Here, more about the story including some interesting quotes from the Associated Press ...
South African construction workers went on an indefinite strike Wednesday at stadiums being built for the 2010 World Cup -- a move that could derail Africa's historic first World Cup tournament.
Thousands of workers at stadiums across the country put down their tools after wage negotiations deadlocked earlier this week. Workers are demanding a 13 percent pay increase while employers are offering 10.4 percent.
The strike could delay completion of flagship projects such as the Soccer City stadium in Johannesburg and stadiums in Cape Town and Durban. Other stadiums in smaller towns have also been affected.
The venues need to be completed by December to meet deadlines set by the game's ruling body FIFA before the tournament kicks off in June 2010.
Lesiba Seshoka of the National Union of Mineworkers, which represents construction workers, said 70,000 workers were involved in the strike, which would continue until employers met their demands.
He said the union was not worried about the completion of the stadiums -- that was a concern of the tournament's local organizing committee.
"We are worried about our families getting food, not a rich man buying a ticket to watch a game," he said.
Joe Campanella, from the South African Federation of Civil Engineering Contractors, which represents construction companies, said only 11,000 workers took part in the strike.
He has said the deal offered by employers amounts to a 65 percent increase, including benefits.
However, the unions have complained that some workers are earning about $1.50 an hour and others $5 a week. Workers in South Africa are supposed to earn a minimum wage of about $200 a month.
The strike has been criticized for jeopardizing South Africa's chances of hosting a successful World Cup -- a monthlong event avidly watched by hundreds of millions around the world.
But the Congress of South African Trade Unions, which represents the country's largest trade union federations, has come out in support of the construction workers and says the dispute is not targeted at the World Cup.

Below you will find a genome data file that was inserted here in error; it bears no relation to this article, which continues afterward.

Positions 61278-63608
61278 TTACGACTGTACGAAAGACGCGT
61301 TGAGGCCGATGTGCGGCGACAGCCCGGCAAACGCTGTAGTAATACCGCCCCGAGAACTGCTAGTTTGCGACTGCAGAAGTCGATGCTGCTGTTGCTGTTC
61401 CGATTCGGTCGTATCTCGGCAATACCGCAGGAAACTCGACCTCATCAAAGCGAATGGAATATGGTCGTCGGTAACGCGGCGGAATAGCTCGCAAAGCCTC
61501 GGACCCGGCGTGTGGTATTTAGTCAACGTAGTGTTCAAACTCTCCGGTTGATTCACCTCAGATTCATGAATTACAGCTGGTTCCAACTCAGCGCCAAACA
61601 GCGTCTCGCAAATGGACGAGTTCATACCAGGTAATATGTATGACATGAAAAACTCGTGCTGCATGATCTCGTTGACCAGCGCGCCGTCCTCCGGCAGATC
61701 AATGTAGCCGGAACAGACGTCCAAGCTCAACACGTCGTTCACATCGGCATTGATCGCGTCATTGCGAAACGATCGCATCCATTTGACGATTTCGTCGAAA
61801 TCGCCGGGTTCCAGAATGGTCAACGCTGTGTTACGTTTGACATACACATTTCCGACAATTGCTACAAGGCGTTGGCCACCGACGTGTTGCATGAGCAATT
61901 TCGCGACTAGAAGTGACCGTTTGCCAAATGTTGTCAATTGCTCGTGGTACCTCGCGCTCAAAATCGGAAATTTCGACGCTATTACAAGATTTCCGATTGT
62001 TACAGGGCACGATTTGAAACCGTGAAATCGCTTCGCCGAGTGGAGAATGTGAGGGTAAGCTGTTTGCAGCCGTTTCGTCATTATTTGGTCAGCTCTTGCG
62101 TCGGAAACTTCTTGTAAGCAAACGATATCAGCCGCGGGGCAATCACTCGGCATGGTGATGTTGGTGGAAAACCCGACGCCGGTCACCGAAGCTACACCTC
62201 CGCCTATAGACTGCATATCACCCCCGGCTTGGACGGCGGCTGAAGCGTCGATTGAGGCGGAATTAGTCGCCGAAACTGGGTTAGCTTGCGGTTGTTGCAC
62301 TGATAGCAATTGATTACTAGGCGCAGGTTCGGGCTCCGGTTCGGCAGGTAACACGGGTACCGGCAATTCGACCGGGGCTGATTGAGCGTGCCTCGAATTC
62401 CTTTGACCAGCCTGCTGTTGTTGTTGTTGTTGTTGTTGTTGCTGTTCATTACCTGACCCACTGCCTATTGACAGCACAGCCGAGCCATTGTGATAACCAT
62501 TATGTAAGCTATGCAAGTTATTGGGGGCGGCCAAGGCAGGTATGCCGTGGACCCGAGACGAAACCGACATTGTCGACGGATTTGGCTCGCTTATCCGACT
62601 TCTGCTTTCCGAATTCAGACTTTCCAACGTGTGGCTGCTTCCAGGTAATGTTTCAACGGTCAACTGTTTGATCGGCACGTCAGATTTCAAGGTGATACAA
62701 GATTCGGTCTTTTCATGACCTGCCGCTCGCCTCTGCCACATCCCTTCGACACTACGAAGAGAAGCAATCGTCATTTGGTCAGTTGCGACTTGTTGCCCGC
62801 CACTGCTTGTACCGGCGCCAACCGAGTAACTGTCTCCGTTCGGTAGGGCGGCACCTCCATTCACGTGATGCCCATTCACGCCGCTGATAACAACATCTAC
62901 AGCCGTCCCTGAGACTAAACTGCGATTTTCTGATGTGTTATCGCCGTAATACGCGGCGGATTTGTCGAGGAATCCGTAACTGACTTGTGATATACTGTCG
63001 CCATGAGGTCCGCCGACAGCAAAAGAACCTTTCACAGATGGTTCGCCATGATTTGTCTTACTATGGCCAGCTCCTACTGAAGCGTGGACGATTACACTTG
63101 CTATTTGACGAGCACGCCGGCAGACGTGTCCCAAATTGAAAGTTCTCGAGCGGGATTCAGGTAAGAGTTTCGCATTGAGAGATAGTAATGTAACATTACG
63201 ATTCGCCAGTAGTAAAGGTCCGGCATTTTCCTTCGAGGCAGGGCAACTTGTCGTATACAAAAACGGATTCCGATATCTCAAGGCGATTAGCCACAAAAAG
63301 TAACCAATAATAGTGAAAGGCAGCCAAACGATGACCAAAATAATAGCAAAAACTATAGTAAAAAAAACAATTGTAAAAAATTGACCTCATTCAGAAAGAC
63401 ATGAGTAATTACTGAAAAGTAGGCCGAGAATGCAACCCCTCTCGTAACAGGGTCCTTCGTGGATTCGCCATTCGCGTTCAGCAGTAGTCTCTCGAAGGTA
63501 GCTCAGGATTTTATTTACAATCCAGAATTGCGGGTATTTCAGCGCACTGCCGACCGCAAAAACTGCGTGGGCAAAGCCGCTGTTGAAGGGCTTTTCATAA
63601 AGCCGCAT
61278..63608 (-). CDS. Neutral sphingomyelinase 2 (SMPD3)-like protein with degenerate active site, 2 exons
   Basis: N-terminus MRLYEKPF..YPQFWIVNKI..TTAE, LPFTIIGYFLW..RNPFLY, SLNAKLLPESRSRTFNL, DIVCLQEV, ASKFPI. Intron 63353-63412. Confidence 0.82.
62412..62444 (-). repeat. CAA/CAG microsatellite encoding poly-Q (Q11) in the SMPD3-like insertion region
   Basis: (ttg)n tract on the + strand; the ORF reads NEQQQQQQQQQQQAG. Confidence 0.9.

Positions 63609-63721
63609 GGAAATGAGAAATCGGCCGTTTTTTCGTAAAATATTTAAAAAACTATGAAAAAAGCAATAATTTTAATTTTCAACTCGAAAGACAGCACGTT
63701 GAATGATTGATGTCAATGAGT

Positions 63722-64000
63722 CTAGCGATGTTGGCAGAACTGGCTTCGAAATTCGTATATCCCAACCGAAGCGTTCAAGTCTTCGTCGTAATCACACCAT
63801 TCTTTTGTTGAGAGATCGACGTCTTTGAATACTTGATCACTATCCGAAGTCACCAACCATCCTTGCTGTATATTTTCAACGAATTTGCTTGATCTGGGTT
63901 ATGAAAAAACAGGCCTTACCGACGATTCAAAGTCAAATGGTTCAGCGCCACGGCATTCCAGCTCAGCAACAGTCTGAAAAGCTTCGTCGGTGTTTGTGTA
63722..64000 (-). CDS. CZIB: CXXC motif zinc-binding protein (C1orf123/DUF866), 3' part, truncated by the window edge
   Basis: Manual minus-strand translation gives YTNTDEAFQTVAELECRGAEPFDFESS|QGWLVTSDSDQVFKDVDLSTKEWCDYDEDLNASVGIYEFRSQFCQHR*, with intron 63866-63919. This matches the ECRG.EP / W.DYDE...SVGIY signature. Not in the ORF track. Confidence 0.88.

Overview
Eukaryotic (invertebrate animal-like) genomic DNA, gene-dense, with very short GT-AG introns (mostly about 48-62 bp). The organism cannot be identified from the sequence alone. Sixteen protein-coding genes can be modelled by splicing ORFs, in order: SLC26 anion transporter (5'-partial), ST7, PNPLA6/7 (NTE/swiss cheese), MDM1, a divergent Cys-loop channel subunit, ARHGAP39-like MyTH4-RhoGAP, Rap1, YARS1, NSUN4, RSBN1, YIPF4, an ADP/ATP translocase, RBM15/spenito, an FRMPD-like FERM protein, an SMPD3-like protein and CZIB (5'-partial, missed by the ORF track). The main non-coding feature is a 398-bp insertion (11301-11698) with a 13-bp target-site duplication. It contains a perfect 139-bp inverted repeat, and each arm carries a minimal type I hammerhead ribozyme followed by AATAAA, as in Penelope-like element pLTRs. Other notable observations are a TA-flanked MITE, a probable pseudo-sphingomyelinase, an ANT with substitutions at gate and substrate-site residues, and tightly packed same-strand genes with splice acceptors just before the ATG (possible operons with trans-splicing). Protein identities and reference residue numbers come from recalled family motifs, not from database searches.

"COSATU, and the construction workers, are as passionate about the 2010 World Cup as anyone, and will do everything possible to ensure its success. But we will not tolerate the stadiums being built by workers who are underpaid or working in dangerous or unhealthy conditions," the organization said in a statement.
Danny Jordaan, chief executive of the local organizing committee, said the strike would soon be resolved and was confident the stadiums will be completed on schedule.
"The construction workers have been the lifeblood of the 2010 FIFA World Cup project. Their hard work has ensured that we are on track to meet our deadlines and that our stadiums will be among the best in the world next year," he said in a statement.
Patrick Geqeza, a shop steward at the Soccer City stadium in Johannesburg, said he understood the importance of having the World Cup in South Africa and completing the stadiums in time.
"We feel bad about going on strike," he said, but added there was little alternative.
Oh oh. Looks like the the 2010 World Cup in South Africa could be in for a bit of trouble.
A large-scale strike in South Africa has led to renewed fears that stadiums will not be ready for the 2010 World Cup. Some 70,000 construction workers in South Africa have gone on strike, halting work on stadiums being built for the Cup.
The workers are reportedly seeking a 13 percent pay rise and there are worries that a prolonged strike could jeopardize key projects such as the 94,000-seater Soccer City stadium in Johannesburg.
Stadiums in Cape Town and Durban are also facing a race against time to be finished by the deadline of December set by FIFA, world football's governing body.
Six entirely new stadiums are being built for the World Cup, while four are being modernized, along with a host of other infrastructure projects to help cope with the influx of nearly half a million football fans to South Africa next June.
Danny Jordaan, head of the World Cup organizing committee, said he respected the right of the workers to strike but felt the dispute would be resolved without affecting the construction schedule.
"The construction workers have been the lifeblood of the 2010 Fifa World Cup project," he said in a statement.
"Their hard work has ensured that we are on track to meet our deadlines and that our stadiums will be among the best in the world next year."
Correspondents say if the strike continues projects such as the high-speed rail link between the airport and Johannesburg will be of greater concern than the stadiums. The rail-link is scheduled to be operational just two weeks before the tournament starts.
Tuesday, July 7, 2009
Are you scared to make your way to South Africa for next year's 2010 World Cup?
"Awe-inspiring landscapes, cosmopolitan cities, beautiful vineyards and amazing wildlife – the Rainbow nation offers something for everyone, where the people and culture are as diverse as the landscape. Africa's southernmost country has long been the inspiration of travellers the world over ... "
So says the blurb introducing South Africa in a typical holiday brochure. Few readers could fail to be enticed – well, at least until they spotted the prices – but most will also ask themselves the questions: What about the crime? Is it safe? Happily, South Africa seems to do tourism, particularly high-end tourism, pretty well, and the answers in the overwhelming majority of cases are a resounding: It won't affect you and Yes.